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Jan
9

Workers’ comp 2023 – what does the year hold?

Its that time again, when I throw caution (and good sense) to the wind, polish up the crystal ball and guess reveal what big things will happen in worker’s comp this year.

Off the diving board, and hope there’s water in the pool…

  1.  The soft market continues…
    And it won’t harden in 2023. Medical costs remain very much under control (with  an exception), rates continue to drop, employment remains very strong (essential for return-to-work) and there’s lots of payers fighting for market share.
  2. Medical spend is NOT a problem – and will NOT be in 2023.
    With a couple notable exceptions – to be covered in a future post – medical inflation will remain under control. In part this is driven by much lower drug spend and more specifically the continued decline in opioid spend. The latter has a big impact on claim closure and total medical spend.
  3. Behavioral health and its various iterations will gain a lot of traction.
    More State Funds, carriers and TPAs will adopt BH programs, more patients will benefit, and more dollars will be spent. There’s a growing recognition that medical issues aren’t hindering “recovery” near as much as psycho-social ones. This is great/wonderful/long-needed and will really benefit patients and payers alike. Kudos to early adopters, and LETS GO to you laggards!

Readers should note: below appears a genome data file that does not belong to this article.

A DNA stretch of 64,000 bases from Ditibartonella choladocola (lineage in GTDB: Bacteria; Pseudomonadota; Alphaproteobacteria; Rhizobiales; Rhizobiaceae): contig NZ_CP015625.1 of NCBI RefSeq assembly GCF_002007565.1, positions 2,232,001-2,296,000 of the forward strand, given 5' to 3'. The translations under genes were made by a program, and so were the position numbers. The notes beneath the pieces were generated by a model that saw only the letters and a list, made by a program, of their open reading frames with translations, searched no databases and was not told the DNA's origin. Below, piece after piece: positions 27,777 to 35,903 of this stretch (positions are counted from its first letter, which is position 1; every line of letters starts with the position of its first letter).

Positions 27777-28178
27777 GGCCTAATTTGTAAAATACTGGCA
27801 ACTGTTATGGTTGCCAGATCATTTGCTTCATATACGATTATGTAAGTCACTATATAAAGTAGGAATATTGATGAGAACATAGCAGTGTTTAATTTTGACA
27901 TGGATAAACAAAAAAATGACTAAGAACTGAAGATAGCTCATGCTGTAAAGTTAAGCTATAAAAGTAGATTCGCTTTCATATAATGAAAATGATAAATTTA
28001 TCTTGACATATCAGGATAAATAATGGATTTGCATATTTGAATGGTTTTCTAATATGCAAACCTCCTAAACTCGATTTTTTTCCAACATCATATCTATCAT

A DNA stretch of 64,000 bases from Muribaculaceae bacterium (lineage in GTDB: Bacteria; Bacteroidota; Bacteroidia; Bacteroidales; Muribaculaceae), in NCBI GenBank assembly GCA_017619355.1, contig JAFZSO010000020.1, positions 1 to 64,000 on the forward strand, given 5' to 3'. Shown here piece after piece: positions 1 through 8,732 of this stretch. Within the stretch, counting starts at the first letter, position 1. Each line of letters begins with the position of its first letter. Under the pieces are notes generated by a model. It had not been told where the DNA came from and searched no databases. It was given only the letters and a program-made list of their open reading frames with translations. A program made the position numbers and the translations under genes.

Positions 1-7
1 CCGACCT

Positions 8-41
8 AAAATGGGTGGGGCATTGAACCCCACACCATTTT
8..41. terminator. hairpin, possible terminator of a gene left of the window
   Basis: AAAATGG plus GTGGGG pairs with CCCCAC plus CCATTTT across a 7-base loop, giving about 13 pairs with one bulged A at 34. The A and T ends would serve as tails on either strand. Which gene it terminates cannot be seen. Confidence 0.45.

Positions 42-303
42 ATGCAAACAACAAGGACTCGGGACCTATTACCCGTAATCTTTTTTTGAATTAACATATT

4. One Call will be sold. 
    I keep forecasting this…and one day I’ll be right.  It has to be this year. CEO Jay Krueger and colleagues have OCCM on a better track, but structural problems (i.e. declining claim volume) and internalization of One Call-type services by Sedgwick and others make the future…less than promising. Couple that with recent ratings actions by Moody’s and S&P and it’s time to do the deal.
  5. New technology will make its impact felt.
    Wearables, chatbots (I HATE THEM), and Virtual Reality-driven care are three ways tech platforms/systems/things will significantly ramp up in ’23. Expect several large/mid-tier payers to adopt new tech in a major way – aka not just a small pilot.
    Structural issues with health care (try to find a LCSW or Psych-trained counselor), lack of trained adjusters, and frustration with rising rehab expenses are all contributors.  

Later this week – the other 5 predictions.


Joe Paduda is the principal of Health Strategy Associates

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A national consulting firm specializing in managed care for workers’ compensation, group health and auto, and health care cost containment. We serve insurers, employers and health care providers.

 

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